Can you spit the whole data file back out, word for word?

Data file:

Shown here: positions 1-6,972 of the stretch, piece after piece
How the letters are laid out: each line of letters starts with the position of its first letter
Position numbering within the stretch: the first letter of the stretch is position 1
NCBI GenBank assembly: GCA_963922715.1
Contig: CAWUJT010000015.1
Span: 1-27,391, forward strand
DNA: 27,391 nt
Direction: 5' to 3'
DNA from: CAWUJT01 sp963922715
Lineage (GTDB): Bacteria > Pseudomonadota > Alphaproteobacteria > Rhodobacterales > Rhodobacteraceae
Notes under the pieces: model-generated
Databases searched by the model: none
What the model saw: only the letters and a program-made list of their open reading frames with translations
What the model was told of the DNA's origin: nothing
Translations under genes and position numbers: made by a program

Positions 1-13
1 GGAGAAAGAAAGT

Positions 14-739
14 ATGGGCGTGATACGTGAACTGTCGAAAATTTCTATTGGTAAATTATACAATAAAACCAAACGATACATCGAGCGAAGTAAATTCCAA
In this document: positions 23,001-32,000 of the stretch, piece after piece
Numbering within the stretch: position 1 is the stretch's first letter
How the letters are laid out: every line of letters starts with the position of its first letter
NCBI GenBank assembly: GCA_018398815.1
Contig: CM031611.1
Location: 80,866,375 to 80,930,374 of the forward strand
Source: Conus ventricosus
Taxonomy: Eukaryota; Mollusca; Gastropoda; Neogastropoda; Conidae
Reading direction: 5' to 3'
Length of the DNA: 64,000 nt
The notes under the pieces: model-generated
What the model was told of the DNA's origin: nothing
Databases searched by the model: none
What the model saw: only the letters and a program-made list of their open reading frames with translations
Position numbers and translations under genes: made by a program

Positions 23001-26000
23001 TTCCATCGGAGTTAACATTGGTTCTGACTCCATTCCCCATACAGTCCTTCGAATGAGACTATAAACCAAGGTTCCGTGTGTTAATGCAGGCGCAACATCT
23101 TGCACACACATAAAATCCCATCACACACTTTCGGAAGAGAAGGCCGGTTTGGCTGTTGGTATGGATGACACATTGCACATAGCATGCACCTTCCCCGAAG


Shown here: positions 1-6,972 of the stretch, piece after piece
How the letters are laid out: each line of letters starts with the position of its first letter
Position numbering within the stretch: the first letter of the stretch is position 1
NCBI GenBank assembly: GCA_963922715.1
Contig: CAWUJT010000015.1
Span: 1-27,391, forward strand
DNA: 27,391 nt
Direction: 5' to 3'
DNA from: CAWUJT01 sp963922715
Lineage (GTDB): Bacteria > Pseudomonadota > Alphaproteobacteria > Rhodobacterales > Rhodobacteraceae
Notes under the pieces: model-generated
Databases searched by the model: none
What the model saw: only the letters and a program-made list of their open reading frames with translations
What the model was told of the DNA's origin: nothing
Translations under genes and position numbers: made by a program

Positions 1-13
1 GGAGAAAGAAAGT

Positions 14-739
14 ATGGGCGTGATACGTGAACTGTCGAAAATTTCTATTGGTAAATTATACAATAAAACCAAACGATACATCGAGCGAAGTAAATTCCAA
In this document: positions 23,001-32,000 of the stretch, piece after piece
Numbering within the stretch: position 1 is the stretch's first letter
How the letters are laid out: every line of letters starts with the position of its first letter
NCBI GenBank assembly: GCA_018398815.1
Contig: CM031611.1
Location: 80,866,375 to 80,930,374 of the forward strand
Source: Conus ventricosus
Taxonomy: Eukaryota; Mollusca; Gastropoda; Neogastropoda; Conidae
Reading direction: 5' to 3'
Length of the DNA: 64,000 nt
The notes under the pieces: model-generated
What the model was told of the DNA's origin: nothing
Databases searched by the model: none
What the model saw: only the letters and a program-made list of their open reading frames with translations
Position numbers and translations under genes: made by a program

Positions 23001-26000
23001 TTCCATCGGAGTTAACATTGGTTCTGACTCCATTCCCCATACAGTCCTTCGAATGAGACTATAAACCAAGGTTCCGTGTGTTAATGCAGGCGCAACATCT
23101 TGCACACACATAAAATCCCATCACACACTTTCGGAAGAGAAGGCCGGTTTGGCTGTTGGTATGGATGACACATTGCACATAGCATGCACCTTCCCCGAAG